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What Is Curtain Wall, Anyway?
Time: May 06, 2022

INTRODUCTION

A curtain wall is defined as thin, usually aluminum-framed wall, containing in-fills of glass, metal panels, or thin stone. The framing is attached to the building structure and does not carry the floor or roof loads of the building. The wind and gravity loads of the curtain wall are transferred to the building structure, typically at the floor line. Aluminum framed wall systems date back to the 1930's, and developed rapidly after World War II when the supply of aluminum became available for non-military use.

Curtain wall systems range from manufacturer's standard catalog systems to specialized custom walls. Custom walls become cost competitive with standard systems as the wall area increases. This section incorporates comments about standard and custom systems. It is recommended that consultants be hired with an expertise in custom curtain wall design for projects that incorporate these systems

DESCRIPTION

The following are brief descriptions of commonly used curtain wall framing methods and components.

Curtain walls can be classified by their method of fabrication and installation into the following general categories: stick systems and unitized (also known as modular) systems. In the stick system, the curtain wall frame (mullions) and glass or opaque panels are installed and connected together piece by piece. In the unitized system, the curtain wall is composed of large units that are assembled and glazed in the factory, shipped to the site and erected on the building. Vertical and horizontal mullions of the modules mate together with the adjoining modules. Modules are generally constructed one story tall and one module wide but may incorporate multiple modules. Typical units are five to six feet wide.

Curtain walls can also be classified as water managed or pressure-equalized systems. See Moisture Protection below.

Both the unitized and stick-built systems are designed to be either interior or exterior glazed systems. Interior and exterior glazed systems offer different advantages and disadvantages. Interior glazed systems allow for glass or opaque panel installation into the curtain wall openings from the interior of the building. Details are not provided for interior glazed systems because air infiltration is a concern with interior glazed systems. Interior glazed systems are typically specified for applications with limited interior obstructions to allow adequate access to the interior of the curtain wall. For low rise construction with easy access to the building, outside glazing is typically specified. For high-rise construction interior glazing is sometimes used due to access and logistics of replacing glass from a swing stage.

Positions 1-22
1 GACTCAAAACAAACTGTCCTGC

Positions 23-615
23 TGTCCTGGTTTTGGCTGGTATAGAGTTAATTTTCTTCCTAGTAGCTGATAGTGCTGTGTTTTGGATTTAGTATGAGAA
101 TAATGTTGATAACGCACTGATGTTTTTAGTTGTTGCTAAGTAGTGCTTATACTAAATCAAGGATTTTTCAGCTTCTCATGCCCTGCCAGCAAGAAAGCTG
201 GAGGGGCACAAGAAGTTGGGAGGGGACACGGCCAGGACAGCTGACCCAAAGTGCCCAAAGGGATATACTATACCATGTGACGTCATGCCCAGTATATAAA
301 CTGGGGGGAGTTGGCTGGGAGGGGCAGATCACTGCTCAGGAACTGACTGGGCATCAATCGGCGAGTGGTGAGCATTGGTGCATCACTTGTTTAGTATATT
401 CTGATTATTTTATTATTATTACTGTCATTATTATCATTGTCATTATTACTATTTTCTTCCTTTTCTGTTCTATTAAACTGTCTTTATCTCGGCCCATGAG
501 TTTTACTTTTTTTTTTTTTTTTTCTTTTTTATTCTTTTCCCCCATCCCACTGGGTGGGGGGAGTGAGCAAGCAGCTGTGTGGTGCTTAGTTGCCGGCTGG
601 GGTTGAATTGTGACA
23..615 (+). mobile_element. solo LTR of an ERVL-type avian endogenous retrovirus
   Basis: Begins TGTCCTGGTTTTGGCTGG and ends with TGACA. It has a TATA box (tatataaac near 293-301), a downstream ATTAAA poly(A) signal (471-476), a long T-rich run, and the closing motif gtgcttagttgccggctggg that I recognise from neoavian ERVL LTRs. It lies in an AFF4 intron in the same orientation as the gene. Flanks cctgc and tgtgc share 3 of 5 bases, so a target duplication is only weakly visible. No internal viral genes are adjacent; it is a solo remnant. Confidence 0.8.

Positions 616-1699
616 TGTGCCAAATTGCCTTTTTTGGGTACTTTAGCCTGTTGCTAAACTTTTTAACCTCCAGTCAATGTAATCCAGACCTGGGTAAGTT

In exterior glazed systems, glass and opaque panels are installed from the exterior of the curtain wall. Exterior glazed systems require swing stage or scaffolding access to the exterior of the curtain wall for repair or replacement. Some curtain wall systems can be glazed from either the interior or exterior.

Typical opaque panels include opacified spandrel glass, metal panels, thin stone, and other materials, such as terra cotta or FRP (fiber-reinforced plastic).

Vision glass is predominantly insulating glass and may have one or both lites laminated (see Glazing), usually fixed but sometimes glazed into operable window frames that are incorporated into the curtain wall framing.

Spandrel glass can be monolithic, laminated, or insulating glass. The spandrel glass can be made opaque through the use of opacifiers (film/paint or ceramic frit) applied on an unexposed surface or through "shadow box" construction, i.e., providing an enclosed space behind clear spandrel glass. Shadow box construction creates a perception of depth behind the spandrel glass that is sometimes desired.

Metal panels can take various forms including aluminum plate, stainless steel or other non-corrosive metal, thin composite panels consisting of two thin aluminum sheets sandwiching a thin plastic interlayer, or panels consisting of metal sheets bonded to rigid insulation, with or without an inner metal sheet to create a sandwich panel.

Thin stone panels are most commonly granite. White marble should not be used due to its susceptibility to deformation due to hysteresis (thin stone is not covered in this chapter).

The curtain wall often comprises one part of a building's wall system. Careful integration with adjacent elements such as other wall claddings, roofs, and base of wall details is required for a successful installation

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